They found 'hydrated sillica' on Mars. That's opals, baby.
This is exciting for several Sci-Fi worthy reasons:
1. It means water was free-flowing on the surface for long enough to change the chemical composition of the surrounding bedrock in very specific ways that mean it lasted longer then previously thought-- bringing a watery Mars into the timeframe of life development here on Earth (though it was still gone long before modern humans; not before archaic humans, though, and it just sparks the imagination all over the place to think that proto and early humans might have looked up and seen a blue dot where we see a red one...).
1a. This means there might have been life on Mars and it might have lasted long enough to grow big enough that we could find fossils with the naked eye, if we can find the sorts of terrain that would expose fossils in a weather-system entirely unlike ours.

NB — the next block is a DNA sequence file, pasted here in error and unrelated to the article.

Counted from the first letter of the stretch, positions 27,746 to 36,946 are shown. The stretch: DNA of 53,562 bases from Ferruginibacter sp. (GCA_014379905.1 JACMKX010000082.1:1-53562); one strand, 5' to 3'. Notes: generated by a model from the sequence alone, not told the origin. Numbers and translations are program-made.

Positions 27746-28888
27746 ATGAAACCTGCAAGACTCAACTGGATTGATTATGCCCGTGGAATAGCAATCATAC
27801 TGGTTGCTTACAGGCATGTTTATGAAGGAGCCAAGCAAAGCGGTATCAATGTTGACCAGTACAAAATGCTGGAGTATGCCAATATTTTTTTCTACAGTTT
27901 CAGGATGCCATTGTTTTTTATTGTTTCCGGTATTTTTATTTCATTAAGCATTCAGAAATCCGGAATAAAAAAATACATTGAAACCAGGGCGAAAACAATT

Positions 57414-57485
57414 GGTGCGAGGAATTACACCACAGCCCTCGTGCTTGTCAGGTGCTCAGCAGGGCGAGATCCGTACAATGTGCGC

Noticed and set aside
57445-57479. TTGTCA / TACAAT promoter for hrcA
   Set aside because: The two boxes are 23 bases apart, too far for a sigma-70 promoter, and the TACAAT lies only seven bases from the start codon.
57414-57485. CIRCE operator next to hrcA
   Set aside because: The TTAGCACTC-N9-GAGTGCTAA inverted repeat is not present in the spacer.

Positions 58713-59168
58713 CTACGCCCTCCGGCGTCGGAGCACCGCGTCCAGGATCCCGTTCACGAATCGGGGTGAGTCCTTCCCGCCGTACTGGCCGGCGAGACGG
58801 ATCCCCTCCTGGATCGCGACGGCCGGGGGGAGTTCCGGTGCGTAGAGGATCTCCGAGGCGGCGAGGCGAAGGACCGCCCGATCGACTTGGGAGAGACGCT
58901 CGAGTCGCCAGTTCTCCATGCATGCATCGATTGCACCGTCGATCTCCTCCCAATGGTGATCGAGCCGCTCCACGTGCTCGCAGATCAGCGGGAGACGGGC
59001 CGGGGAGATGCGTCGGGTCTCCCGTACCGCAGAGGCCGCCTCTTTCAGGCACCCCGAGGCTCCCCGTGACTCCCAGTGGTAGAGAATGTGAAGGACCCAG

2. It gives a reason to go to Mars and an industry to pay for it. Opals are expensive and still moderately rare here; Mars opals would be so much more exotic, rare and astronomically expensive, but if they're gem-quality in sufficient quantities, they'll pay back the cost of getting there to bring them back almost immediately. Seriously, who wouldn't want a Mars opal? And we know from experience that greed is a faster motivator for expansion and colonization for people then humanitarianism ever was, so why not prey on rich people's need to get more rich as a way to get the scientists and colonists over there? C'mon! It's brilliant! It'll be stupid-expensive, but it can be done in my lifetime!
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